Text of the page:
Mac Command line and how to use it

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What is Mac Command line? Command line for Mac or Terminal, is a special window into which you enter special commands to communicate with your computer’s operating system directly without a mouse. It doesn’t have a beautiful graphical interface, that is definitely more pleasant to work with but over time you get used to it and start to like it.

What can you do in Mac OS X Command line?

Using the console, you can do anything you want: copy files and text fragments, edit text documents, open and delete files, and more. The console allows you to do a lot of things that can not be done with the mouse in the graphical interface.

Command line Mac

How to open Command line Mac?

  1. Press the keyboard shortcut Command (⌘) + T.
  2. Or launch Spotlight by clicking the magnifying glass icon in the upper horizontal menu on the right.
  3. Or use the keyboard shortcut Ctrl + Space. In the Spotlight search bar, enter the word “Terminal” and press “Enter”.

As a result, Command line in Mac will open.

How to write the path to directories/files in Command line Mac

After any of the commands, you can specify the following characters to specify the desired location of the directory or file:

  • ★ . - current directory;
  • ★ .. - parent directory (one level up);
  • ★ ~ - home directory;
  • ★ / - root directory.

Tips to simplify Command line on Mac

  1. Use autocomplete for the input. For example, you can enter only the first letters of a command and press the Tab, after which the missing letters of the command will be added automatically. If there are several commands that start with the characters you have entered, then pressing Tab twice will display all these commands as a hint.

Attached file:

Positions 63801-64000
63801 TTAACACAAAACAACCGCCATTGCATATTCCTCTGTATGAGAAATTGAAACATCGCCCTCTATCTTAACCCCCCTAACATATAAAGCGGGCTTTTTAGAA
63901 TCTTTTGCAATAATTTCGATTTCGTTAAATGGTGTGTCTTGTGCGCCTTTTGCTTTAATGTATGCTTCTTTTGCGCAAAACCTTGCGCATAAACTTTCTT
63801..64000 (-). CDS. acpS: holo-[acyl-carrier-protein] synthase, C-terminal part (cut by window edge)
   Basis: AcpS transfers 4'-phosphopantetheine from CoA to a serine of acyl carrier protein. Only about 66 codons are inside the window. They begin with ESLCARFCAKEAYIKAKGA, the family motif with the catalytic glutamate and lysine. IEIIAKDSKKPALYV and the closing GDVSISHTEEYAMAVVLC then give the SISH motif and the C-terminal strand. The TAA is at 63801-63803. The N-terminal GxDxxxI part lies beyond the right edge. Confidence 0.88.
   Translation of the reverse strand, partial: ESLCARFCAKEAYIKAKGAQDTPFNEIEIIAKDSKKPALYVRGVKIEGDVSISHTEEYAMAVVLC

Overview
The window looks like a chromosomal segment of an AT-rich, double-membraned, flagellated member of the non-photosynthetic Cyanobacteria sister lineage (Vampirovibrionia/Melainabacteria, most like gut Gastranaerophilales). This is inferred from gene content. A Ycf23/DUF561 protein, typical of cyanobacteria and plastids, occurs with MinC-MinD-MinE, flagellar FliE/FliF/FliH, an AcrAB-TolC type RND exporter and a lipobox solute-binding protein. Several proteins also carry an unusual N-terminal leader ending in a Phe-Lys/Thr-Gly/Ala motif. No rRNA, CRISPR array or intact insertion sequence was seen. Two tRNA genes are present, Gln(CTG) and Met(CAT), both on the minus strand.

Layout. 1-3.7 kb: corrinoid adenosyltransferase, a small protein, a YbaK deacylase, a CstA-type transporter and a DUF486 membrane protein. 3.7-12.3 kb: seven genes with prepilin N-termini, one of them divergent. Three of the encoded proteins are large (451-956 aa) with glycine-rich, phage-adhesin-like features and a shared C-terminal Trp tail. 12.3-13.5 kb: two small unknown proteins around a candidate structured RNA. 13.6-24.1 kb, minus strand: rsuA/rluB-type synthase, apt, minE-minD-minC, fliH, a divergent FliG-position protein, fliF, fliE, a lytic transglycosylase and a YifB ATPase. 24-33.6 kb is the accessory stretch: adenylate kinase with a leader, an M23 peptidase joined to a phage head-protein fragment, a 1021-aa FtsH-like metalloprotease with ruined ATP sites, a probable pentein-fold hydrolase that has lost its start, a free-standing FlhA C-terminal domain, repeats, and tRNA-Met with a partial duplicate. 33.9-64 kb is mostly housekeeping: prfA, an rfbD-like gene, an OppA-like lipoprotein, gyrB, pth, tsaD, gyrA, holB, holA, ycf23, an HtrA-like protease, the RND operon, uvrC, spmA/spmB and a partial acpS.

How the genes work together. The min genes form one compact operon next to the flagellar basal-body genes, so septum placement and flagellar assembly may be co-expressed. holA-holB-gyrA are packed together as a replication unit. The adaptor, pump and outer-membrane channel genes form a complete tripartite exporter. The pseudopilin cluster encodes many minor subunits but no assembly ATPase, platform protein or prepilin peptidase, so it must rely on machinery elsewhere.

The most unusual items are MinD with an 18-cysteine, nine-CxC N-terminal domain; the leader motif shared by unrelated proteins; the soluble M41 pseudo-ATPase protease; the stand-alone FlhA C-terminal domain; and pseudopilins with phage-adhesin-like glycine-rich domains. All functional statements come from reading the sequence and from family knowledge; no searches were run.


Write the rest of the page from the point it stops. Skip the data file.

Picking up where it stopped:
2. Use autocomplete also for names and paths to files and directories. This function works similarly to autocomplete commands.

  3. If you press the up key ↑ in the Mac OS Command line, the last command you entered will be displayed. If you continue pressing the up key ↑, you will go through the history of the commands you have executed. The full history is stored in the file ~ / .bash_history.

  4. If you enter two exclamation marks !! and press enter, the last command entered will be executed.

  5. If you mess up when typing commands in Command line Mac OS, try pressing Control + C, this combination stops the current command as well as closes it. You can also try pressing Q and Esc.

  6. In order to read the manual for any command and find out what it does, as well as what parameters it has, you need to type man command_name.

Basic Mac Command line commands

cd ~ helps you to navigate through various directories. For example, if you decide to go to the directory where your documents are located, the following command will look like this: cd ~ / Documents

  • cd - allows you to return to the previous directory.
  • cd .. allows you to go up to the higher directory.
  • ls - lists the file names in the specified directory.
  • ls -f - shows files with their extension.
  • ls -a - lists all files, including hidden ones.
  • ls -lo - in addition to listing existing files, also shows their access rights and the date they were created. If you want to list only files starting with a particular letter. For example, with K, type: ls K*.

Note that, the command is rather case-sensitive, and if some files have the capital K at the beginning, and you typed the usual k, you simply won't see them.

  • mkdir - creates a new directory. For example, to you create a new directory called “New”, type the following command in Mac Command line: mkdir new
  • rm - allows deleting the specified file. rm new.txt.
  • rmdir - allows removing the specified directory. rmdir new.
  • rm -R - directory name if you want to delete a directory with a content.
  • rm -R new - remove the new directory with all its contents.